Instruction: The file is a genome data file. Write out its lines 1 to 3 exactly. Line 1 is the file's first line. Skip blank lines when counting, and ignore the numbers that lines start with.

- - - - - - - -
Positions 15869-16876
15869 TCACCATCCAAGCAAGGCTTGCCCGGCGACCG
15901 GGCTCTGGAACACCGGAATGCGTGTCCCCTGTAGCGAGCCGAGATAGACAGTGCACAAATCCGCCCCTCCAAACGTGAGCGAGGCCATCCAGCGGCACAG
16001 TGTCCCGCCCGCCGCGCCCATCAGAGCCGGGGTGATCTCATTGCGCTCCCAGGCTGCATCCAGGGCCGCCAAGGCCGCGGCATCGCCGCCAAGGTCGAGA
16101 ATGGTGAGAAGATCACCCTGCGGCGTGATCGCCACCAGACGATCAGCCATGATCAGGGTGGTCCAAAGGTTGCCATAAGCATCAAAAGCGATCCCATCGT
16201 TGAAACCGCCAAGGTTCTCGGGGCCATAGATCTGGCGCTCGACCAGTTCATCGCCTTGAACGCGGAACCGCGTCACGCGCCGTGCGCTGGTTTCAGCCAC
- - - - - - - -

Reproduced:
Positions 15869-16876
15869 TCACCATCCAAGCAAGGCTTGCCCGGCGACCG
15901 GGCTCTGGAACACCGGAATGCGTGTCCCCTGTAGCGAGCCGAGATAGACAGTGCACAAATCCGCCCCTCCAAACGTGAGCGAGGCCATCCAGCGGCACAG